I have not arrived at the Promised Land. I still grapple with how to maintain this historic focus on preaching, teaching, and pastoral care in my ministry. A term often used within my own denomination, reveals a challenge here. The phrase “best practices” is ubiquitous. When sessions meet with one another or pastoral covenant groups gather, we are to share our “best practices” with one another. The phrase is borrowed with little hesitation from business. It sounds helpful, objective, and clinical. Who could argue with seeking the “best”? Do we not want to give God our very best? Of course!

But how do we define what is best? We often assume that we all know and agree. Yet it usually comes down to our definition of success, popularity, or positive response from the intended audience. Much of the time in ministry, we think of “best,” if we are honest, in pragmatic or utilitarian terms. If something “works” or “gets results” ––and by that we usually mean increased attendance, participation, commitment, or giving––then it becomes a “best practice” that we commend to others.

Yet so much of the Kingdom’s work is directly opposed to what many today think is “best.” What if what is “best” in some cases is a ministry that strips away rather than adds participants, that winnows down the nominal to a committed cohort, as with Gideon? Can the “best” include this possibility? I wonder. Yet my vision of what is “best” leaves open the possibility that God may work differently than by twenty-first century business models.

Even if we wish to honor the three-fold emphasis on faithful preaching, teaching, and pastoral care, we can be led astray if we are not attentive. For example, when it comes to what a good sermon is, many say, “Well, we know it when we hear it.” But there is little recognition of what our tradition has historically considered faithful, competent preaching. Instead, today’s encouragement is toward a much more listener-centered approach.

Some say a sermon relevant to today should be more like a TED talk. By the TED standard, a good sermon possesses: 1) extemporaneous and noteless delivery; 2) a casual, conversational tone; 3) adept use of multimedia; 4) focus on a topic or story of great human interest; 5) the TED talk typical plot or structure, and, perhaps most emphatically; 6) holding to an eighteen-minute time limit. Individually, perhaps, there is nothing inherently wrong with most, if not all, of the characteristics. Some of them I wish I could pull off well: I would like to preach without notes, for instance, but my attempts flounder. But when these characteristics are assembled, the popularity of the TED talk’s standard for preaching is almost a lead pipe cinch. Reflect on the comments you have likely heard: “Don’t you love it when the preacher speaks from the heart and doesn’t use notes?” “Didn’t you like that personal story in the sermon?” “That movie clip was awesome!” And who in our congregations will advocate for sermons longer than eighteen minutes? Nationwide, I suspect that group can meet weekly in a booth at Denny’s!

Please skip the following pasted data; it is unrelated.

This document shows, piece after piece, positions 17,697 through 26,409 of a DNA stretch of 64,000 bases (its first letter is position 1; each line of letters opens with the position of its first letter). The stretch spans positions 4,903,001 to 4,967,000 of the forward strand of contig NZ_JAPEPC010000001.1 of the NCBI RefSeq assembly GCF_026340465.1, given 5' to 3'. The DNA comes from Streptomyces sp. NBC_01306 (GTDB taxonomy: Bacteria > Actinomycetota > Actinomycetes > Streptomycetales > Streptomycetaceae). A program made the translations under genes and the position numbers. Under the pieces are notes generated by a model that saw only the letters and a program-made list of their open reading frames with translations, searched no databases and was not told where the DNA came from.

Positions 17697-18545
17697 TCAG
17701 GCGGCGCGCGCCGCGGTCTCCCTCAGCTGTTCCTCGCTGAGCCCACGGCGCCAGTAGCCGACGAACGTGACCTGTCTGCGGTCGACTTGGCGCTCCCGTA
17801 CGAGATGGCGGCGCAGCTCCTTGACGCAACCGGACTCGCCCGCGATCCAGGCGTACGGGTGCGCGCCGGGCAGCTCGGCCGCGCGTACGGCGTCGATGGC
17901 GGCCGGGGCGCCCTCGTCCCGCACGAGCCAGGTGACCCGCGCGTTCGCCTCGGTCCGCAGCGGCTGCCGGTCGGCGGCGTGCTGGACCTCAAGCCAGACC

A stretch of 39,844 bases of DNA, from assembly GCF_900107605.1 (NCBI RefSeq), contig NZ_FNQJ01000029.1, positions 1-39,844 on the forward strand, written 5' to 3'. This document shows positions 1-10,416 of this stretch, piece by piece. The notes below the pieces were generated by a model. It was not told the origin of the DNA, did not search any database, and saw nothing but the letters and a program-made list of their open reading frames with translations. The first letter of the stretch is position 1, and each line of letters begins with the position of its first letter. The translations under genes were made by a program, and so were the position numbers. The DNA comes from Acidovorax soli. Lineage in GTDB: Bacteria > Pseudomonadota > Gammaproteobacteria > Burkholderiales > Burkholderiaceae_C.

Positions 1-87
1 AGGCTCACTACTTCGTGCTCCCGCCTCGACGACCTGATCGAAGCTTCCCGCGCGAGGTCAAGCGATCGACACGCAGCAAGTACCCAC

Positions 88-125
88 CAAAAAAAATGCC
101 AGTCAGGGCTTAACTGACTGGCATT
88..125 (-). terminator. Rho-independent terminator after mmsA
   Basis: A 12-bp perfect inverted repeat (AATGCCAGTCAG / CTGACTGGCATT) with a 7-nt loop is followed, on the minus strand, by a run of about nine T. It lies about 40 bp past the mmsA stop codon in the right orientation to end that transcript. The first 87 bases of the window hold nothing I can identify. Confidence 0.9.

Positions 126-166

But what is left out of TED Talk criteria? Responsible biblical interpretation. Theological integrity and rigor. The scandal of the gospel. The power of the resurrection. The good news of grace through faith. In other words, what makes a good sermon is defined by non-biblical, consumeristic standards that are designed to appeal to non-biblical, consumeristic people. Technique prevails.

Therefore, amid COVID and other challenges in this kairos moment, I am more convinced than ever that what we do must be rooted in the three-fold practice of preaching, teaching, and pastoral care. It comes from the best of our heritage. We preach the gospel as we explicate and show the implications of the Scriptures Sunday in, Sunday out. We teach the Faith as we study the Bible’s grand Story and learn central theological truths. We care for people as we love them in Christ and share the gospel in word and deed. We seek to do this all under the Bible’s authority, direction, and guidance, and through the Holy Spirit’s power, encouragement, and leadership. This is how I will seek to practice ministry in the midst of great change.

Clay Brown
Clay J. Brown, Ph.D., is Associate Pastor for Equipping Ministries, Memorial Drive Presbyterian Church (ECO), Houston, Texas.